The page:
One of the core tenets of a prudent investment process is to diversify clients’ investment portfolios across asset classes. Asset allocation is where most of a portfolio’s performance is determined–not securities selection. Lately, some of the smartest thinkers have been recommending allocations to a much broader array of asset classes, in order to take advantage of lower correlations among some of the less typical investments and in the hope of a higher risk-adjusted return.
DoubleLine Funds Trust has filed to launch a new actively-manage fund, DoubleLine Multi-Asset Growth Fund, “with the potential for capital appreciation, but may also seek to control risk by broad diversification among asset classes, market and economic sectors, and issuers.” The preliminary filing adds that, “The Fund’s portfolio will be actively managed, and the allocation of the Fund’s assets to asset classes, market sectors, and issuers will change over time, sometimes rapidly.”
DoubleLine Multi-Asset Growth Fund will be managed by the company’s CEO, Jeffrey E. Gundlach, President, Philip A. Barach, and Luz M. Padilla, Bonnie Baha and Samuel Garza.
The fund’s broad mandate will allow it to make “make any investment or use any investment strategy consistent with applicable law,” including short sales, derivatives, exchange traded funds or notes, investment pools, closed- or open-end funds, in any country. There are no limits on allocations to specific assets or countries, making it a go-anywhere type of fund.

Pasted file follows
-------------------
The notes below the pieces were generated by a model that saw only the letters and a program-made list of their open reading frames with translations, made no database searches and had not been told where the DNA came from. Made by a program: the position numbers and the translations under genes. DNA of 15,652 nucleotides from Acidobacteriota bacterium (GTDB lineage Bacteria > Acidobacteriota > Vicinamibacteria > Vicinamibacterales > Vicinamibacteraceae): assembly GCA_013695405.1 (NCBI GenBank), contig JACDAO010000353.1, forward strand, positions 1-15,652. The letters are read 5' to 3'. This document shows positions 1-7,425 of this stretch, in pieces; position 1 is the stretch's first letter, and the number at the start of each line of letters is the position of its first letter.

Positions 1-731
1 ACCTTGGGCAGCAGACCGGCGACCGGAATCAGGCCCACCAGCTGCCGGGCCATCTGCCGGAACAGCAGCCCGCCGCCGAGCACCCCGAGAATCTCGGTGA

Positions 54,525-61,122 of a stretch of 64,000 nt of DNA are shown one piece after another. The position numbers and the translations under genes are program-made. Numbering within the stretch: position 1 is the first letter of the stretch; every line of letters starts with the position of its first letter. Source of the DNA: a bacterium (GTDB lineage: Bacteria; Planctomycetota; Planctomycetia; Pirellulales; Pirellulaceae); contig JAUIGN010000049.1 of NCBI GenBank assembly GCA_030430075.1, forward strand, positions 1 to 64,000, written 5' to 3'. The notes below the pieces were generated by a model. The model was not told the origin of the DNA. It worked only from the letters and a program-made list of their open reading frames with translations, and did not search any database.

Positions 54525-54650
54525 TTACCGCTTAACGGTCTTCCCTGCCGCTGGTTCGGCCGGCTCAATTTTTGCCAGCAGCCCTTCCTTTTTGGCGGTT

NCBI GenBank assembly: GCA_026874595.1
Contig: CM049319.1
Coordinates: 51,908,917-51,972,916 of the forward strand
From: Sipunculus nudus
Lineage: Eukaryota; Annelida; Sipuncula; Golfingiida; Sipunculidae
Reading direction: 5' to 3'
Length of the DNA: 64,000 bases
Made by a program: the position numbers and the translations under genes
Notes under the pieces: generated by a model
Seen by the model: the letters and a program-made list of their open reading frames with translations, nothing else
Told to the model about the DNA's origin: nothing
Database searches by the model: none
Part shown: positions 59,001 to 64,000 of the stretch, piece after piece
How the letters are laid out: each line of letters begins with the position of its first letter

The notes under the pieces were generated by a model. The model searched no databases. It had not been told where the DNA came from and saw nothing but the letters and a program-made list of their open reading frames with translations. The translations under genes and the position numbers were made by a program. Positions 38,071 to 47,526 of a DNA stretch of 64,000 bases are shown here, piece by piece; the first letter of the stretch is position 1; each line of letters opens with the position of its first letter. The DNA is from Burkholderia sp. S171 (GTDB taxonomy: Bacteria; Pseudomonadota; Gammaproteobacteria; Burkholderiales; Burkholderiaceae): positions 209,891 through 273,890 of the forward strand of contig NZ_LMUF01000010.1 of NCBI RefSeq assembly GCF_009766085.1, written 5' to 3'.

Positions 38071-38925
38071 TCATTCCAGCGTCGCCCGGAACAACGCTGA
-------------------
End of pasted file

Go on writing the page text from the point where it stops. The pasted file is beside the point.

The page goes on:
The fund may allocate to, among others, equity; debt; real estate; infrastructure; commodities–physical or via securities indexes, futures, options or forwards; currencies; and short-term paper.
The management fee is 1% across the board. There is a 4.25% class A share load; a 1% redemption fee across all classes if sold within 90 days; and a 1% contingent deferred load for class A shares sold within 18 months and class C shares sold within a year. There are 12b-1 fees of 25 basis points for the class A and N shares; 1% for the class C shares; none for the class I shares. Investment minimums are $2,000 for the class A, C, and N shares; $100,000 for class I shares.
Comments? Please send them to firstname.lastname@example.org. Kate McBride is editor in chief of Wealth Manager and a member of The Committee for the Fiduciary Standard.